Thanks to Deaf Crocodile Films, U.S. viewers will finally get the chance to watch this Romanian sci-fi rarity. The film will likely come as a surprise to most, not only due to its mere existence, but to its revelation of the Romanian animation industry as a whole. And it’s not even the only toon by its directors, Calin Cazan and Mircea Toia, as they also produced the similarly-themed Delta Space Force (also available from Deaf Crocodile) a few years before this film.
The story follows a family of three astronauts returning to Earth after eight years of deep space exploration. When they receive a strange distress call from a long-missing fellow astronaut, they take a disastrous detour into an inescapable danger zone that results in the parents going missing and presumed dead. That leaves their young son, Dan, in the sole care of their ship’s sentient computer named BOB, at least until they land on a planet where Dan is raised by a group of sympathetic aliens. His 12-year unplanned stay on the planet Doreea grants him the abilities of telepathy and telekinesis, which come in handy when the now-adult hero finally discovers and faces off against the evil force that derailed his life.
As one might expect, the film utilizes limited animation, similar to the anime approach to cartooning. Many shots of otherwise still images are only “animated” via a bit of camera zoom or minor effects work. However, the human character animation is clearly the product of rotoscoping and as such is vastly more lively and realistic than the various alien critters. It’s a bit of a mismatch in styles, with the very human characters interacting with cutesy aliens that look like they escaped from juvenile Saturday morning cartoons, but the sci-fi genre helps to make it acceptable.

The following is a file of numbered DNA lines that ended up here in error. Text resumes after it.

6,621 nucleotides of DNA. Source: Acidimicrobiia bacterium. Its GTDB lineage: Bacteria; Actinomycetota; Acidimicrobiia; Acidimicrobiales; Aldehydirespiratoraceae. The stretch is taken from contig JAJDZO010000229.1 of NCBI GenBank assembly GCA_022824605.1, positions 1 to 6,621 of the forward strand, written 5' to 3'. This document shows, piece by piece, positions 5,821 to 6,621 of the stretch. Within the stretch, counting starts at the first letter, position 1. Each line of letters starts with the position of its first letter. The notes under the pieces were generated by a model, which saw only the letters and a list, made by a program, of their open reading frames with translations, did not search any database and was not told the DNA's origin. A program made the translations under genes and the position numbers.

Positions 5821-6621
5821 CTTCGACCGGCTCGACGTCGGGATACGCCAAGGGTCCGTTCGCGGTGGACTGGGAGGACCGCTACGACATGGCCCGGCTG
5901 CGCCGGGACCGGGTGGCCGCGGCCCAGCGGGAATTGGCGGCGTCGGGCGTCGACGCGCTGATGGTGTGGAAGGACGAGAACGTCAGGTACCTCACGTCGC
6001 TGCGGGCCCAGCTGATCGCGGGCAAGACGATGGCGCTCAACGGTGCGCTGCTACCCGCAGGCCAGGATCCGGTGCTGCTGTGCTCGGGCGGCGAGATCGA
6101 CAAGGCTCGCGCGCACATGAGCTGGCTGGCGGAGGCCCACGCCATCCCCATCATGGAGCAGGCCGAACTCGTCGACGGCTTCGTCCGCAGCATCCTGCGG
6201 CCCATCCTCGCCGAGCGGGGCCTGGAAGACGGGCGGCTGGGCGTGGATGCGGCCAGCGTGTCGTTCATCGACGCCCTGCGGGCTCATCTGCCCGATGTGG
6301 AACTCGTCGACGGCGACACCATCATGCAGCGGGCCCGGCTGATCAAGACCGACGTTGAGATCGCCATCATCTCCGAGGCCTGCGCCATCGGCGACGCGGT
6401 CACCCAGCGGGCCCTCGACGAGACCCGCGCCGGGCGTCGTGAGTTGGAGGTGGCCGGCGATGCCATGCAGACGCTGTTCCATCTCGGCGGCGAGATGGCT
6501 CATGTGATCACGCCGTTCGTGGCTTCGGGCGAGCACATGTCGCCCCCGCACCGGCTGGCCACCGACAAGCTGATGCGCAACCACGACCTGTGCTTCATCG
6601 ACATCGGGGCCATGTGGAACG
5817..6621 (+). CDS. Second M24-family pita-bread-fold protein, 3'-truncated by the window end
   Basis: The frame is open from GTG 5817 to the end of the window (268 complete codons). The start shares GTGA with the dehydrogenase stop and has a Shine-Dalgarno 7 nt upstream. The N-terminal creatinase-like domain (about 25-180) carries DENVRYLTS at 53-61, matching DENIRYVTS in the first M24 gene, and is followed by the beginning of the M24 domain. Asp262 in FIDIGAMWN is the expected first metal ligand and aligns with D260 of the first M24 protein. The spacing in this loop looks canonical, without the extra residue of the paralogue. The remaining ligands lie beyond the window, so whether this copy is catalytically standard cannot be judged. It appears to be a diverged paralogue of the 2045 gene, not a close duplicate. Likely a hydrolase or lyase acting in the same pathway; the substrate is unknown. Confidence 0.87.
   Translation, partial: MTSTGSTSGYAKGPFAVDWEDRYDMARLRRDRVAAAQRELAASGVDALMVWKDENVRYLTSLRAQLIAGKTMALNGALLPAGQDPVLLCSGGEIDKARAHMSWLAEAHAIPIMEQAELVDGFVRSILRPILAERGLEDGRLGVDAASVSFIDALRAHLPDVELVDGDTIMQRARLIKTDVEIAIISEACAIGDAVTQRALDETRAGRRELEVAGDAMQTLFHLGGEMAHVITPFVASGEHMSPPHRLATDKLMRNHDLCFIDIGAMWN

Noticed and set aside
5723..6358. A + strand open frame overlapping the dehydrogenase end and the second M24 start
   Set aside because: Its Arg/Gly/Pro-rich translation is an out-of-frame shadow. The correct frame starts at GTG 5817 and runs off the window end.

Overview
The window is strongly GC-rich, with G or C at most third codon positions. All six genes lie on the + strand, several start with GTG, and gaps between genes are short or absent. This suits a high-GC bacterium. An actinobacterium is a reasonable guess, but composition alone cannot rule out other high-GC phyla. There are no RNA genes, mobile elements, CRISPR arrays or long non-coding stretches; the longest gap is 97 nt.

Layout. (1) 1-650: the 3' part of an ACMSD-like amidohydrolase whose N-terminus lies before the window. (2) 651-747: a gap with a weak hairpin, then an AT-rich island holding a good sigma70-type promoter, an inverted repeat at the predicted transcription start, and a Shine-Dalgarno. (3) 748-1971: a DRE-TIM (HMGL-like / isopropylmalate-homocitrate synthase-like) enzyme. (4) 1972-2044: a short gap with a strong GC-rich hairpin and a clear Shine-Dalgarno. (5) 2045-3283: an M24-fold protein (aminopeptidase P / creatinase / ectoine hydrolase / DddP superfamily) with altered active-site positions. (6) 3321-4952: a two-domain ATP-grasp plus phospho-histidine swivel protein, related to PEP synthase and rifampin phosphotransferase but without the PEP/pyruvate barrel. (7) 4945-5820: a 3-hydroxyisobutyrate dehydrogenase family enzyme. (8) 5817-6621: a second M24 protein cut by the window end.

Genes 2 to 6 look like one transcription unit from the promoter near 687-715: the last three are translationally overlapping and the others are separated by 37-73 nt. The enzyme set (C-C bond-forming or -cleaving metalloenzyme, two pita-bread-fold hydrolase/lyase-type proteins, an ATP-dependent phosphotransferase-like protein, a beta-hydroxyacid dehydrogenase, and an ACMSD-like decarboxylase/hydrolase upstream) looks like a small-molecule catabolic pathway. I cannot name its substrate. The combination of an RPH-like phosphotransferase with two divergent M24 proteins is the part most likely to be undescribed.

Working in conjunction with the Romanian National Film Archive and Romanian Film Centre, Deaf Crocodile has restored the film in 4K from the original 35mm camera negative and sound elements. Although the original colors are fairly drab and don’t appear to have been enhanced for the HDR era, the image and sound quality of the restoration are top notch with no noticeable imperfections. Audio is presented in the original Romanian only, with excellent English subs. The film is formatted in its original 1.33:1 aspect ratio.
Surprisingly, the 78-minute film sporadically fades to black, presumably indicating that it was always intended for commercial TV, with the ad breaks already in place. It’s also remarkable to learn that the film was released in the mid-’80s, as its overall aesthetic makes it feel about 15 years older, something like a cousin to Fantastic Planet with touches of Hanna-Barbera. The most pleasant surprise for me was the extensive electronic soundtrack by Stefan Elefteriu, a fantastic ride through suitably futuristic and innovative synth blips and bleeps.
The Son of the Stars is available on Blu-ray on March 28th. While the story takes some liberties with logical progression, and it’s not exactly the psychedelic midnight movie that hardcore cult film fans might expect, it is a thoroughly enjoyable glimpse into the sci-fi animation creativity bubbling behind the Iron Curtain in its final days.
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